Eating local this Thanksgiving

Tips and thoughts for the holidays

Thanksgiving is a special time of year for us New Englanders. It’s a time to come together and nourish our friends and family with a delicious meal and celebrate the fall harvest. Massachusetts is abundant with working farms, so it is quite easy to serve a beautiful spread of local food using traditional recipes. One of my favorite dishes to make is Cranberry Relish, a recipe passed down from my grandmother. I remember it being the tastiest part of the meal every year! Whenever I make this dish, I am sure to always use local apples and cranberries.

I asked a few of Quabbin Harvest’s board members what Thanksgiving means to them, and if they would share their favorite recipes. Here is what they shared with me.

Pat Larson is a fan of squash and said “One of my favorite foods to cook around the holidays is butternut squash. Whether you grow it yourself or buy locally, it is good as squash pie, soup, or just cooked and mashed with a bit of maple syrup and sour cream. All of these are a favorite with my family along with Brussel sprouts picked just before Thanksgiving as they sweeten up after a hard frost.”

Marcia Gagliardi mentioned, “When all my children and grandchildren are here, Thanksgiving means eating locally with produce from local farms. Our recipes are remarkably traditional and conventional.”

Paula Boyle mused that “Eating local is about loving thy neighbor by putting money into the local community. Being able to GIVE beautiful local food that does not need to be raised to travel far but only to taste delicious, is something I am very thankful for.”

Where does your Thanksgiving meal come from? If you don’t already use local ingredients, I challenge you to make at least one dish with ingredients only sourced in Massachusetts. I assure you, you won’t regret it, you may even find your new favorite dish! Bon Appétit.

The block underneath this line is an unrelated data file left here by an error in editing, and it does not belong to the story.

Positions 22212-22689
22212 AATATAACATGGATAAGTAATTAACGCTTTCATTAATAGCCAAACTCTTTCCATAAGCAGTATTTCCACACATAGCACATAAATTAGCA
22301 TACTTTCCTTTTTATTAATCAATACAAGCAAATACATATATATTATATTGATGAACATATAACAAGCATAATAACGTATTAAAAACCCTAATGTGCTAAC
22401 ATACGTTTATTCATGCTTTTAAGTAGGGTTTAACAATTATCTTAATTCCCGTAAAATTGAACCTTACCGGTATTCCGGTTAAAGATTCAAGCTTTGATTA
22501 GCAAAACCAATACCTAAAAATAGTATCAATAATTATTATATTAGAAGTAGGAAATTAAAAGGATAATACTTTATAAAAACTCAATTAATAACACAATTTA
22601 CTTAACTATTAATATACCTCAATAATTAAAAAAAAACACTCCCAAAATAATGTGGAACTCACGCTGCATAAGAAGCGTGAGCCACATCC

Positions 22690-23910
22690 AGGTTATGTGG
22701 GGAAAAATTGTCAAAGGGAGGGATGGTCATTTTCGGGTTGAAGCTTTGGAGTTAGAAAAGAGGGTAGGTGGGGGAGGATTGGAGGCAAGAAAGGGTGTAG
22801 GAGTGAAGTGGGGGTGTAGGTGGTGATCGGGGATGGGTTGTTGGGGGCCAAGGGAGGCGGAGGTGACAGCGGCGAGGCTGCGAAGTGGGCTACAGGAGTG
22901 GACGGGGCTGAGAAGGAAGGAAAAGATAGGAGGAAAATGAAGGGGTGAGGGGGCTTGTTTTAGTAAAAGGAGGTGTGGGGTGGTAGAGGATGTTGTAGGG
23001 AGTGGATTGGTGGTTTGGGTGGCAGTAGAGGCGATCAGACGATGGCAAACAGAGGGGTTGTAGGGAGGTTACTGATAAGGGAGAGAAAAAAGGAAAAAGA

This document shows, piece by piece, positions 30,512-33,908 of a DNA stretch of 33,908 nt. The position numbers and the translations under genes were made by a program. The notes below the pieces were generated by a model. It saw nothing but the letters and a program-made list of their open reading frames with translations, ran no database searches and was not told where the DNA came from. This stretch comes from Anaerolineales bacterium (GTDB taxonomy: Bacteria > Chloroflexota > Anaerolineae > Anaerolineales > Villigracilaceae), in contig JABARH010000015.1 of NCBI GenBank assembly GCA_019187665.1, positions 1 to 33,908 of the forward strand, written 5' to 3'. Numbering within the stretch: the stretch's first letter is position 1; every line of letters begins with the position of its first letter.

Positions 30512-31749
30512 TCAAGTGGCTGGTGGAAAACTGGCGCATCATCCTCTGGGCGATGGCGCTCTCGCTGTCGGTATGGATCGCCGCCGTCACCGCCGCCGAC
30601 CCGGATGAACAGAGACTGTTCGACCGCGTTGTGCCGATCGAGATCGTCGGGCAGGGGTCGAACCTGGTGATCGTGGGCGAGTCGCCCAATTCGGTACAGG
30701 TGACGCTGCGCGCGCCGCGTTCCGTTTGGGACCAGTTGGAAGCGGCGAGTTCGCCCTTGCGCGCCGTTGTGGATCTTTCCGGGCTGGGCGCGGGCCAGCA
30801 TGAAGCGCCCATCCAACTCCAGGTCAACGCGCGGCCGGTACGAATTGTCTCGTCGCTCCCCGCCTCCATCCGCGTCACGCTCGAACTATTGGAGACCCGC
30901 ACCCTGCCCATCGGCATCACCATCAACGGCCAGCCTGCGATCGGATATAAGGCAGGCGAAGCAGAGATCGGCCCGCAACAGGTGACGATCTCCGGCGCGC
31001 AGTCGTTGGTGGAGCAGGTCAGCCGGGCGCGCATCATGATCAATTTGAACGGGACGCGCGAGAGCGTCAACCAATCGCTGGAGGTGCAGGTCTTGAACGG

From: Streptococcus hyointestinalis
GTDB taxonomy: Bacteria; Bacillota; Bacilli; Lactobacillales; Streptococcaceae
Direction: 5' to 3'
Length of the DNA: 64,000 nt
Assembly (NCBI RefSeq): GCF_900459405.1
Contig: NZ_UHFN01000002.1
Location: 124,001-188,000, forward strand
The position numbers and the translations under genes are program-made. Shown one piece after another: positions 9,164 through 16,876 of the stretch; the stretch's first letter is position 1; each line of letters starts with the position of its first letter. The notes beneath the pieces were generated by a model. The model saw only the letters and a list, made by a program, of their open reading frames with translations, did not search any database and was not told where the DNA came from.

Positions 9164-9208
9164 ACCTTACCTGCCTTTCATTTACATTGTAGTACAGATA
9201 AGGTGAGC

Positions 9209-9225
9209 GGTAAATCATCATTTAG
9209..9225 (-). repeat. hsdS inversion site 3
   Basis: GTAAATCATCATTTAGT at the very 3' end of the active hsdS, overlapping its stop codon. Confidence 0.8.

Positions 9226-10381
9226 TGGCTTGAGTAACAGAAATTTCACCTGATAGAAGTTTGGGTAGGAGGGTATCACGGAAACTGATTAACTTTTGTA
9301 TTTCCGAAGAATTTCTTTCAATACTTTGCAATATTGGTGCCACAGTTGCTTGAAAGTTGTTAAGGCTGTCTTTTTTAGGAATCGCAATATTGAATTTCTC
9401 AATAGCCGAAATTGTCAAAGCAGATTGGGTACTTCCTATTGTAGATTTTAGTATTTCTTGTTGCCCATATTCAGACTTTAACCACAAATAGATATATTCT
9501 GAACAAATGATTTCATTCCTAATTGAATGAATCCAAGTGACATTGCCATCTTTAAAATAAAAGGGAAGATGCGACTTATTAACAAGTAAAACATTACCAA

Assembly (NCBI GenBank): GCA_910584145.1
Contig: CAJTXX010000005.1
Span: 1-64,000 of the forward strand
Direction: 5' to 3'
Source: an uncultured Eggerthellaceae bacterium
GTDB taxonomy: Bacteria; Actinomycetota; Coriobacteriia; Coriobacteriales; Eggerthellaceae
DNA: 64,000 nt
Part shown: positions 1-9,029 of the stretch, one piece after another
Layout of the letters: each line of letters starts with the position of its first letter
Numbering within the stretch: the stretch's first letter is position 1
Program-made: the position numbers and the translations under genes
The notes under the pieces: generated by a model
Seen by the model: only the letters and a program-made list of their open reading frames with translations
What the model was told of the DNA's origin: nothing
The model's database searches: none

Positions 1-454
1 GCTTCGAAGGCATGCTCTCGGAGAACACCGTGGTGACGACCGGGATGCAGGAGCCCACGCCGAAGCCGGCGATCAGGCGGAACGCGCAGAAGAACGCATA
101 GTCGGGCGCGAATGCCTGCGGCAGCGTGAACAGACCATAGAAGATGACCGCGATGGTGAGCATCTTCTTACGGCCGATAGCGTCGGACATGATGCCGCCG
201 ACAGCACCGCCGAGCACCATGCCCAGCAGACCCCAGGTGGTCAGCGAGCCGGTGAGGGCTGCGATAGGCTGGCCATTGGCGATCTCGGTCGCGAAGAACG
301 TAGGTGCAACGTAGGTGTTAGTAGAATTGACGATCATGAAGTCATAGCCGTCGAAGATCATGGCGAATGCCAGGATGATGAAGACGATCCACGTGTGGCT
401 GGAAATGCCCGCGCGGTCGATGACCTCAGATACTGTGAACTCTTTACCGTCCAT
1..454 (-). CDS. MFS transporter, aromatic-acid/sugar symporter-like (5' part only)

~ Sarah Mildren, Team Leader


Sarah’s Cranberry Relish

  • 5 pounds of apples
  • 2 pounds of cranberries
  • 2-3 oranges
  • Sugar

Core and peel apples, cut them into chunks, cut oranges into chunks with the rinds on, toss all ingredients in food processor and add sugar to taste.

Nina’s Butternut Squash Soup

  • 4 tablespoons butter
  • 2 medium onions, diced
  • 1 medium butternut squash, peeled, seeded, and cut into 1” pieces
  • 4 pears or apples, peeled and chopped into 1” pieces
  • 1 quart of vegetable stock
  • 1 sprig of rosemary
  • Salt and pepper to taste
  • Heavy cream

In a 4-quart saucepan melt the butter over medium heat, and add and sweat the onions. Add squash and pears or apples, and sweat those a bit too. Pour in the stock, enough to submerge the solids. Add sprig of rosemary, salt and pepper to taste. Simmer and cook until squash is fork tender, about 18-20 minutes. Remove rosemary. Puree. Add a touch of cream when serving.

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